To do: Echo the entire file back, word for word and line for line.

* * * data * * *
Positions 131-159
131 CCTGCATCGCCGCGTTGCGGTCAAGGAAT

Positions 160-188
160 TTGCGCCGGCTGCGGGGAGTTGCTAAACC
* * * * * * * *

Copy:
Positions 131-159
131 CCTGCATCGCCGCGTTGCGGTCAAGGAAT

Positions 160-188
160 TTGCGCCGGCTGCGGGGAGTTGCTAAACC